22. Before money is worthless, the wealthy will stuff their coffers, with precious metals and the most valuable gems, and in real estate, in stable economic countries.

  23. im from venezuela the president make worst venezuela . but why because is stuped and i have to come to live in united states by maduro

  24. The polls are cherry-picked. The U.S. is now imposing illegal sanctions, ones illegal by the UN, AND the U.S. Last week, the U.S. seized a ship loaded with food to keep it from reaching Venezuela. This is an illegal U.S. war for control of oil. The Iran situation is identical right down to the illegal sanctions. Why have you not touched on the legality of the sanctions, VOX?

  25. Espero que puedo ayudarlos. Solo que vivo en el otro lado del mundo, Filipinas. Nuestra casa esta muy abierta para ustedes venezolanos. Ademas, filipinos y latinos son hermanos. 🇵🇭🇻🇪

  26. Hugo Chavez said if he was elected he would be for the people and agisnt the evil greedy companies. His ideas are not to dissimiliar to that of socialists in the US. He said if people werent happy with his rule he would leave and When people started to be unhappy he refused to leave I believe he promised if they weren't happy in either 2, 4 or 6 years, however, he stayed from 1999 to 2013. They were being praised for a while because socialism always works in the beginning. He stayed and people suffered and then maduro was is successor after chavez died office mind you he never left. And people are still suffering today. If you want the simple answer socialism is the unraveling.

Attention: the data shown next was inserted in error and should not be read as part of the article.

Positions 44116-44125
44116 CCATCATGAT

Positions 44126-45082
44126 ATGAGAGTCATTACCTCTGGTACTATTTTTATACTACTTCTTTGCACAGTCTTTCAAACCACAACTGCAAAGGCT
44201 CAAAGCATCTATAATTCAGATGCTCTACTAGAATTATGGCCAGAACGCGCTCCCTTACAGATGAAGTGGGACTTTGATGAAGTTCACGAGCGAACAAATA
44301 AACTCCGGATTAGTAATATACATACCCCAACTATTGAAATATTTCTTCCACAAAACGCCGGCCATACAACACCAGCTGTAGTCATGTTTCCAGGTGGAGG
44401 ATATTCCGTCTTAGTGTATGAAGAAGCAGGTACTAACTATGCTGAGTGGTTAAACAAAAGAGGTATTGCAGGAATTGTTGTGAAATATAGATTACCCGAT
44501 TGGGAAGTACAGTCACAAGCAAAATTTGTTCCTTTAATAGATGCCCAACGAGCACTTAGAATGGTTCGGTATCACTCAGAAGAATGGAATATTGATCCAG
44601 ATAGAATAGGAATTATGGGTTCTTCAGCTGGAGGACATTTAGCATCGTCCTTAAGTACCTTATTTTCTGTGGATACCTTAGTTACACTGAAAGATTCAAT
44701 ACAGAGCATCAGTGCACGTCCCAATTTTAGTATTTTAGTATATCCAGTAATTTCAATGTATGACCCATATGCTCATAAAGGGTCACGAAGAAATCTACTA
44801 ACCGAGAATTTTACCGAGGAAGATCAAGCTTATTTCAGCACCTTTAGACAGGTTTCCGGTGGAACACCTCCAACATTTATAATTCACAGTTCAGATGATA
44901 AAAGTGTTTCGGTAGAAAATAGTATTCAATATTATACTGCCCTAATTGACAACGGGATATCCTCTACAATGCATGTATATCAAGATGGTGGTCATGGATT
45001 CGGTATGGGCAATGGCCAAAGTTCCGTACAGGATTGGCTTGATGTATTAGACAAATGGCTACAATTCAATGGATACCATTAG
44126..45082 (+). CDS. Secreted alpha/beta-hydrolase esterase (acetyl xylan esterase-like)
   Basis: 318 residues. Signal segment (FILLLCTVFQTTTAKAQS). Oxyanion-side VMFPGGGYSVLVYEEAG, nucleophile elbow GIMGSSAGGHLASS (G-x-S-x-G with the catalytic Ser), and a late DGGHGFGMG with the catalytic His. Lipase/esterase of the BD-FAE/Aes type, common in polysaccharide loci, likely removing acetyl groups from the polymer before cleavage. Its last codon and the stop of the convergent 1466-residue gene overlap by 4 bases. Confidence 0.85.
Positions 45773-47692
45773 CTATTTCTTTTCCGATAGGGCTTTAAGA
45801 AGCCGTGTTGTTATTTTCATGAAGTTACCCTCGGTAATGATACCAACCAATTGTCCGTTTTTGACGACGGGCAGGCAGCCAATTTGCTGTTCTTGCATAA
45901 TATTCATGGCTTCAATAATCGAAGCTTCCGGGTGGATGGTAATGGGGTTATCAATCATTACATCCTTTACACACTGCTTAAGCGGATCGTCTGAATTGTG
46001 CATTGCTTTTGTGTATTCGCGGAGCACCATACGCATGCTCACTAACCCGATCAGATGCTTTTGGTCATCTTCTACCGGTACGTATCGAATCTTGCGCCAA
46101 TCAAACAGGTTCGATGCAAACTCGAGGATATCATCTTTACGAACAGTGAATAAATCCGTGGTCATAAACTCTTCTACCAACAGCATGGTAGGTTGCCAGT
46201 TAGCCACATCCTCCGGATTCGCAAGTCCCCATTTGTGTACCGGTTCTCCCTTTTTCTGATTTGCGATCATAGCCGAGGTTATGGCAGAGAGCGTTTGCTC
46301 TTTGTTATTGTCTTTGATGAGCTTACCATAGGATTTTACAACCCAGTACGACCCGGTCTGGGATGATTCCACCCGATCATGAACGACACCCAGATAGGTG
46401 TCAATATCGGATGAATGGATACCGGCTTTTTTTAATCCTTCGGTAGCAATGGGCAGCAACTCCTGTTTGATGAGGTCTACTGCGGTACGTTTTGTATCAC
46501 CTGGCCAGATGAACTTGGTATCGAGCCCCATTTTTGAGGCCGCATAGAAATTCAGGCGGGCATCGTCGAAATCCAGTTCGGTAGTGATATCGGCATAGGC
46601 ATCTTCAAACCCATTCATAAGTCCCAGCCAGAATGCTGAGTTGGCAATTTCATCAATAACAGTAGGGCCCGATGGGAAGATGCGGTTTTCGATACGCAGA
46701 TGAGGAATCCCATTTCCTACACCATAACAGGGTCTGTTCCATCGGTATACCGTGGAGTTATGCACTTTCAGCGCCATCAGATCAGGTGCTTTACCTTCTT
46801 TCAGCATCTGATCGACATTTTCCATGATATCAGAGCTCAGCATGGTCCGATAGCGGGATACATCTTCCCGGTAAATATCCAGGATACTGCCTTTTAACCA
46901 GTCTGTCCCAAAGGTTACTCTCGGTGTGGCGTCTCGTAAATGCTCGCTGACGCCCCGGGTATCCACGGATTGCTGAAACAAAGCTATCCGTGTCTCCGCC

27. My mom's country Guyana had a lot of Venezulan immigrants coming into the country honestly Venezula is not a bad country it just has a bad leader

  28. By the way, that episode when Chávez took to TV in the 90's… That was a failed military coup where many people died. Just saying…

  29. Yet people want to bring socialism though i understand that you need both economic types to keep balance in society but i just dont see how i have to pay for people's welfare and yet see how they abuse the system

Leave a Reply

Your email address will not be published. Required fields are marked *